Background: Despite the importance of obesity and its association with socioeconomic status, little is known about this condition in Korean adolescents. We examined the relationship between obesity in Korean adolescents and several socioeconomic variables and compared the association of obesity with conventional and subjective indicators of socioeconomic status. Methods: The study comprised 60 643 Korean adolescents aged 12 to 18 years who participated in the 2007 Korea Youth Risk Behavior Web-Based Survey. The dependent variable, obesity, and the independent variables of parental education levels, family affluence scale, subjective family economic status, and subjective school achievement were collected by using a self-administered anonymous questionnaire. Data on behavioral and psychological characteristics were also collected and used as confounding factors. Multivariate logistic regression was conducted to identify associations between socioeconomic status and obesity. Results: In the descriptive analysis, adolescents with low parental education, low family affluence level, low subjective family economic status, and low subjective school achievement were more likely to be obese. However, after controlling for other risk factors in multivariate analysis, only the associations with subjective family economic status and subjective school achievement remained statistically significant. Conclusions: Our results provide further evidence that the prevalent pattern of obesity in Korean adolescents—i.e., the inverse relationship between obesity and socioeconomic status—is similar to that in developed countries. In addition, these findings support the hypothesis that, as compared with objective socioeconomic status, subjective social status is more closely related to obesity.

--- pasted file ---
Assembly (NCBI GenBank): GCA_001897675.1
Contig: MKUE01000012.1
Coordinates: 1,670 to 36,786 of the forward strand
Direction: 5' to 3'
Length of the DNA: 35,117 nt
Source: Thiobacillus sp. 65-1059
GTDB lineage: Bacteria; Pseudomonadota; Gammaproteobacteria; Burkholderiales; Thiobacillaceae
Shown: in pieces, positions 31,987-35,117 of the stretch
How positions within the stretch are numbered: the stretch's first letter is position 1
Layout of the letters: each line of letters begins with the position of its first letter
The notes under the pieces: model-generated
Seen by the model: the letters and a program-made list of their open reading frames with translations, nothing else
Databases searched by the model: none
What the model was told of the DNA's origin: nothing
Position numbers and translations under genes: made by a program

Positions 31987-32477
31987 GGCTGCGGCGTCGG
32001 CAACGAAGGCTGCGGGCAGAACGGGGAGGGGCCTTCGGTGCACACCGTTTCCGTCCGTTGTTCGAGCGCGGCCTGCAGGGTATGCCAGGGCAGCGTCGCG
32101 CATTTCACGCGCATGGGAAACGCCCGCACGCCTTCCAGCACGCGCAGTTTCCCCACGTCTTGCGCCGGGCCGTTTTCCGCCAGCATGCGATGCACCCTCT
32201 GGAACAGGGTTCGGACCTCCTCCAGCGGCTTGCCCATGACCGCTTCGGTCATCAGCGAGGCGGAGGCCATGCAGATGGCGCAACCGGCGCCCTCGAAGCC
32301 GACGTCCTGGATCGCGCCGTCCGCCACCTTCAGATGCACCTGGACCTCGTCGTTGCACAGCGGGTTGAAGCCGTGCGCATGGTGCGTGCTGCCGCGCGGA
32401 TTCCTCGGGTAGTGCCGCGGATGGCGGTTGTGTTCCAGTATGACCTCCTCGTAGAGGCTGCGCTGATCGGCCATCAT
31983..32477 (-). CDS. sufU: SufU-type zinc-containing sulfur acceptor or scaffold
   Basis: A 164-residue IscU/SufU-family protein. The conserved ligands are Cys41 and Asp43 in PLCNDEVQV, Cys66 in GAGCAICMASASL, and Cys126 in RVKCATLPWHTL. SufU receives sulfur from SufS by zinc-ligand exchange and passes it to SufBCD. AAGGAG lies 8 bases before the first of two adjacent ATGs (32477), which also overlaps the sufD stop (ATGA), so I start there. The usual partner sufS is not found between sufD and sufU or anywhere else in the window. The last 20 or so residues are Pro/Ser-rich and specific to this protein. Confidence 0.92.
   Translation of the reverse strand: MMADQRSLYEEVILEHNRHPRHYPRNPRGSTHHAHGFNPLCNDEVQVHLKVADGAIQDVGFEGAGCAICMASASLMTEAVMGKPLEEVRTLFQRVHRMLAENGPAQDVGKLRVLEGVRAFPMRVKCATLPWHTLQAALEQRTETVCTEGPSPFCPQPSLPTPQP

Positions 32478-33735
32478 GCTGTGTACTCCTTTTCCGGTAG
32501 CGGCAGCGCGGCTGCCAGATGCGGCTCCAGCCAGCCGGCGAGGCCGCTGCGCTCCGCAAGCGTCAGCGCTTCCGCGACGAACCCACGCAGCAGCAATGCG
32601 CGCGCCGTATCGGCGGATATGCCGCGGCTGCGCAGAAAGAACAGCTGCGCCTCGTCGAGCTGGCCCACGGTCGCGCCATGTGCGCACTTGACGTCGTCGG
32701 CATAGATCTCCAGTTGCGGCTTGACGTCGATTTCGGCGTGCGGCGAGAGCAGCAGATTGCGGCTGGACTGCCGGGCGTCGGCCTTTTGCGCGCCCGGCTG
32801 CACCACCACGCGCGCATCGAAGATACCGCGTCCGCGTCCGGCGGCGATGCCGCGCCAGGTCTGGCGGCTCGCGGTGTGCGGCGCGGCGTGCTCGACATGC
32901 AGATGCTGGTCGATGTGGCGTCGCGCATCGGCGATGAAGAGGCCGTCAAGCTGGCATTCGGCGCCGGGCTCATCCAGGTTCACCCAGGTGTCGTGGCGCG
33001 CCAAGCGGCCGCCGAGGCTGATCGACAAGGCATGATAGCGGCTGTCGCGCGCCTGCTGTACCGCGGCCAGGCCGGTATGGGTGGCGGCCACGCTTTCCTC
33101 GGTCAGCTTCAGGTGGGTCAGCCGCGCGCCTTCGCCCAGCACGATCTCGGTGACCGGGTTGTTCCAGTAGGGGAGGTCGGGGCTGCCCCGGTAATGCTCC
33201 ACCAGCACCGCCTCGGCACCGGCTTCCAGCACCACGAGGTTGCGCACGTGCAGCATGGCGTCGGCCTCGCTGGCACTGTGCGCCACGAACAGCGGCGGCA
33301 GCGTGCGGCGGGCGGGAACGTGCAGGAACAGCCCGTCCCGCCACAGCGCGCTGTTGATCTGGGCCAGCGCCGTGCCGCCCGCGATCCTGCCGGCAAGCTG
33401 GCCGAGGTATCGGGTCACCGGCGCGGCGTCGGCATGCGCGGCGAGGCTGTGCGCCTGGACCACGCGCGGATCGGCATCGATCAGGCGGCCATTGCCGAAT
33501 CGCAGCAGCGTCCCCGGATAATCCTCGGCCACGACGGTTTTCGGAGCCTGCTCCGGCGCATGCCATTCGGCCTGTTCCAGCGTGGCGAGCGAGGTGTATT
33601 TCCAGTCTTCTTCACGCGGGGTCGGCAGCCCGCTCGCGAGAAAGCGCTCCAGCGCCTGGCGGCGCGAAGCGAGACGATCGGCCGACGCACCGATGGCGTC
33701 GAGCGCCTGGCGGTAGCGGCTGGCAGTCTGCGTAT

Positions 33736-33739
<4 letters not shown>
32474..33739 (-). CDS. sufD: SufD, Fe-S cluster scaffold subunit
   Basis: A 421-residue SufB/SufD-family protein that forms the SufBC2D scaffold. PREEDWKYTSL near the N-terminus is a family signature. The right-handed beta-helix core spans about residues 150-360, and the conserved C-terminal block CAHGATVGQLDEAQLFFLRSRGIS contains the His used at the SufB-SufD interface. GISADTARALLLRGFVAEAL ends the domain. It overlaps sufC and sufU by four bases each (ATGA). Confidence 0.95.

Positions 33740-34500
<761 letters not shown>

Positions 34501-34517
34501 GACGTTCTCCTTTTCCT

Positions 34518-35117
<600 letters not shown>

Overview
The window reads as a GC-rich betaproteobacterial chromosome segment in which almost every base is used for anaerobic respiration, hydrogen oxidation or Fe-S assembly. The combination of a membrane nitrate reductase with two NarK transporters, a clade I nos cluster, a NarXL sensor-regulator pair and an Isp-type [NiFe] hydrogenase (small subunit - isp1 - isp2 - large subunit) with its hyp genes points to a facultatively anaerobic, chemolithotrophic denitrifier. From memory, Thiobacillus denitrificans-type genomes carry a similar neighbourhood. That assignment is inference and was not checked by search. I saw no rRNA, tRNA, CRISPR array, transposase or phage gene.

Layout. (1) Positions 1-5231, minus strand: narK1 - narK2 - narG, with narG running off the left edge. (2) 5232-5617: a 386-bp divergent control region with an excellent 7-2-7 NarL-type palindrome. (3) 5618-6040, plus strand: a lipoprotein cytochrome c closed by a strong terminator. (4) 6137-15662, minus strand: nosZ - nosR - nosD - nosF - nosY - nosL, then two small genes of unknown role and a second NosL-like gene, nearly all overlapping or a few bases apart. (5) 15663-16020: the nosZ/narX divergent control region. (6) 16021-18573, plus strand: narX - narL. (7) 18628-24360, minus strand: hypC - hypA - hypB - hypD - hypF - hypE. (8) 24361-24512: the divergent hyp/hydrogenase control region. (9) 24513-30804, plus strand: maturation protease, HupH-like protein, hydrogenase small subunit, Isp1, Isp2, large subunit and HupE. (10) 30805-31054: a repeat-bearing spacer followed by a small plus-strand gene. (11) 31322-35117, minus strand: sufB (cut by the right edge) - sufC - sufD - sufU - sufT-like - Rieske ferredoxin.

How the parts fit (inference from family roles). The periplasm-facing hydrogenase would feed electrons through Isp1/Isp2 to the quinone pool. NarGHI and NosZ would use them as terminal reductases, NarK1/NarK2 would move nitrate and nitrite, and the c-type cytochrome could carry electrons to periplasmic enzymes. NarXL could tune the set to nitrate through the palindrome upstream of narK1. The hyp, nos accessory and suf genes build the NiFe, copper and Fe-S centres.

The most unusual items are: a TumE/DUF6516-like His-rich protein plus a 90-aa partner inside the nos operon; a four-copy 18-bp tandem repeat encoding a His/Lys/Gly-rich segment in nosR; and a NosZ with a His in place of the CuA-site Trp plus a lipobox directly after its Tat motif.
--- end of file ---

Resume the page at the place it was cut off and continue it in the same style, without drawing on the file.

Background: Pandemic influenza A (H1N1) virus emerged in North America in April 2009 and spread globally. We describe the epidemiology and public health response to the first known outbreak of 2009 H1N1 in a train, which occurred in June 2009 in China. Methods: After 2 provinces provided initial reports of 2009 H1N1 infection in 2 persons who had travelled on the same train, we conducted a retrospective epidemiologic investigation to collect information from the passengers, crew members, contacts, and health care providers. We explored the source of infection and possible routes of transmission in the train. All cases were confirmed by real-time reverse transcription polymerase chain reaction testing. Results: Train #1223 traveled 40 hours, made 28 stops in 4 Chinese provinces, and boarded 2555 passengers, who logged a total of 59 144 person-hours of travel time. Nineteen confirmed 2009 H1N1 cases were identified. Of these, 13 were infected and developed symptoms on the train and 6 occurred among contacts who developed illness during medical monitoring. In addition, 3 asymptomatic cases were identified based on RT-PCR testing of respiratory swabs from contacts. The attack rate among contacts of confirmed cases in the same car was higher than that among contacts in other cars (3.15% vs. 0%, P < 0.001). Attack rates increased with exposure time. Conclusions: Close contact and long exposure may have contributed to the transmission of 2009 H1N1 virus in the train. Trains may have played an important role in the 2009 influenza pandemic.